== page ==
It's no surprise that, regardless of the industry, diversity is good for business. Despite that common knowledge, however, women only make up 30 percent of scientists.
With almost four decades of research published between 1980 and 2016 in the fields of biomedical research, clinical medicine and public health, a team of North American researchers came to a simple finding: Diverse science teams produce both more rigorous and effective science, especially when it comes to reporting sex-based differences in subjects. While sex-related reporting is generally increasing across publications, papers that boast female first and last authors are more likely to cover sex-based differences, which allows for robust replication in science and is particularly critical when translating findings from pre-clinical to applied health settings.
Still, however, researchers are grappling with the aforementioned discrepancy with regards to the underrepresentation of female scientists. Despite a number of proposed diversity policies and action plans, the efforts of the top 15 global universities for social sciences and public health in the United States, Canada and the United Kingdom still beget a number of gender disparities. While women outnumber men at junior levels, that representation declines each level up the academic hierarchy, especially for ethnic-minority women.
Likewise, more expansive initiatives such as the National Science Foundation’s ADVANCE and the Athena Scientific Women’s Academic Network (SWAN) continue to advocate for gender diversity and inclusion across the United States and the United Kingdom, respectively. But international research suggests that it's difficult to attribute any tangible progress to their efforts alone. Moreover, few men are involved in such initiatives, though research suggests time and time again that, in order to achieve systematic, sustainable equality among the genders, all genders must work together. Otherwise, women bear the burden of fighting inequality alone, which consumes ever more time and energy they could expend elsewhere — such as in their STEM careers.
The Lancet recently published its #LancetWomen report, a 118-page issue with over 300 submissions from more than 40 countries, that unpacks everything from implicit bias to the best practices to address gender inequality. The report offers peer-reviewed evidence for the institutional and systemic barriers that continue to impact (and, frankly, stall) women’s progress in science, medicine and global health.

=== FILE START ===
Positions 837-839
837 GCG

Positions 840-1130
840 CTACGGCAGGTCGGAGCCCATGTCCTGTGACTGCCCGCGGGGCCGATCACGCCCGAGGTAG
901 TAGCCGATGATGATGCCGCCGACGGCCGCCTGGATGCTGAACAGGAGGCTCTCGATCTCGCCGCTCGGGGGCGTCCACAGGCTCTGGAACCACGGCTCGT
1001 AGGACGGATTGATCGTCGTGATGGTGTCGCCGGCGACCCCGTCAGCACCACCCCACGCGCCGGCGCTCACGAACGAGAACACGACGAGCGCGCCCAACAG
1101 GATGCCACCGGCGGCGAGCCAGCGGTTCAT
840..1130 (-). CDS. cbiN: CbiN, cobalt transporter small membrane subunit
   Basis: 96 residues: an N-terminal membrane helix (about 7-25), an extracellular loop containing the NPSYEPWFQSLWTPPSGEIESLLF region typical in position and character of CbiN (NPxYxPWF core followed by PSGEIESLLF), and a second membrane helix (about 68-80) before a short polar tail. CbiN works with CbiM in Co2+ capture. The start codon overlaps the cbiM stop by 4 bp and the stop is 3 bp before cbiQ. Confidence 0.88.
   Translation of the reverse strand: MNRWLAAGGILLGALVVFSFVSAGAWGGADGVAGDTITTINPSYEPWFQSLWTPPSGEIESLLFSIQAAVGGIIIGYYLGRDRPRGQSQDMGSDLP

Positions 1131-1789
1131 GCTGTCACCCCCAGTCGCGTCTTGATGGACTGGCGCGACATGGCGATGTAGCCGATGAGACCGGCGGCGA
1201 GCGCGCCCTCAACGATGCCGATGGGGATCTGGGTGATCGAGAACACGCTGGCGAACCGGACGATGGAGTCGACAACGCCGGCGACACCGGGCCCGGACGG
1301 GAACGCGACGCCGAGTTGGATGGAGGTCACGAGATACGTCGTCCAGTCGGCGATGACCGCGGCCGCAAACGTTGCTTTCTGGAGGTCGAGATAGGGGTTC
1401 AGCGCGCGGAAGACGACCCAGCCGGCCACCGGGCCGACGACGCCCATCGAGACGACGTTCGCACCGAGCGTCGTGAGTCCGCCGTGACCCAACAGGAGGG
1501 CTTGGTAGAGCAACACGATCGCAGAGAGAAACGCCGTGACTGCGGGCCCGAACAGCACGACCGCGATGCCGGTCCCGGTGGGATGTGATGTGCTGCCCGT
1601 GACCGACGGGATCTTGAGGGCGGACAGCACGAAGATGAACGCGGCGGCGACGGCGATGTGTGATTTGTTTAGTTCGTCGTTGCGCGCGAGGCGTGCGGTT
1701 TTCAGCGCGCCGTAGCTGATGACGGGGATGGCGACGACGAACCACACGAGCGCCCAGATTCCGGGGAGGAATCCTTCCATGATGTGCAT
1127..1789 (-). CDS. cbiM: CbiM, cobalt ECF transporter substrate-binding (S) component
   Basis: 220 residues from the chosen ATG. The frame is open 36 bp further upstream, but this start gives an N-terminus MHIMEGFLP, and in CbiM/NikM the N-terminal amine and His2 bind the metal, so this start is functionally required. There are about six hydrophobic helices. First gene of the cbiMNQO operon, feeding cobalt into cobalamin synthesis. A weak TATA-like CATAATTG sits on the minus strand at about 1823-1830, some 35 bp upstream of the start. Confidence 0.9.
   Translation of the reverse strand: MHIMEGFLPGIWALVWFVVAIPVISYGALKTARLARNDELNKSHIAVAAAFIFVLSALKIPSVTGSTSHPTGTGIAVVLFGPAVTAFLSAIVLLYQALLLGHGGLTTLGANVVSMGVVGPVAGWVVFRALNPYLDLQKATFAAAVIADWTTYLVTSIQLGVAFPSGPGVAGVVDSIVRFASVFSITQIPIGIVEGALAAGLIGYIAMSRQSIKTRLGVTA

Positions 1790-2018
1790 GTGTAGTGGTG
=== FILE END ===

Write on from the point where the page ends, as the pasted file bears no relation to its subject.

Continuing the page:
Here are three actionable ways companies can do a better job of tackling the gender imbalance in STEM and finding, recruiting and promoting female talent within their organizations, according to the #LancetWomen report.
Maryam Zaringhalam, who sits on the 500 Women Scientists’ leadership board, told Massive Science that The Lancet's 2019 findings "confirm our suspicions" and mean that the scientific community can be making greater strides toward gender equality, emphasizing visibility. Too often, she says, women scientists are "celebrated for being women, and not [for] the achievements they’ve made."
In 2018, the World Meteorological Organization (WMO), for example, published an interview featuring four female pioneers who've become the first female heads of their respective institutes, celebrating their accomplishments. The organization also boasts an album
Women, in general, seldom take the credit they deserve. In a study published in the Personality and Social Psychology Bulletin, researchers Michelle C. Haynes and Madeline E. Heilman found that women are unlikely to take credit for their role in group work in mixed-gender settings — unless their roles are explicitly clear. The same can't be said for women who work among other women, however. And this can largely be attributed to the "impostor syndrome," or the concept of internalizing accomplishments due to the fear of being exposed as a "fraud."
When fewer STEM successes by women are recognized, however, fewer women in STEM advance — and fewer women are enticed to pursue careers in STEM. The scientific community can make more conscious efforts to credit women and acknowledge their achievements, however, to combat the impostor syndrome that plagues the industry.
The women who do go into STEM are more likely than men to leave their careers for jobs in other industries, according to Catalyst data. Specifically, 53 percent of women (compared to 31 percent of men) who start out in business roles in tech-intensive industries leave for other industries, reportedly because of isolation, hostile male-dominated work environments, ineffective executive feedback and a lack of effective sponsors, the research suggests. But if more women worked in STEM, women would have female peers, leaders and sponsors, which would, in theory, lead to better retention rates.
So how does the STEM industry attract more women to STEM in the first place? One surefire way to find more female talent for STEM jobs is to get more female students interested in and excited about studying STEM. To date, only 27 percent of all students taking the AP Computer Science exam in the United States are female, and just 18 percent of American computer-science college degrees go to women.
AnnaMarie Houlis is a feminist, a freelance journalist and an adventure aficionado with an affinity for impulsive solo travel. She spends her days writing about women’s empowerment from around the world. You can follow her work on her blog, HerReport.org, and follow her journeys on Instagram @her_report, Twitter @herreportand Facebook.
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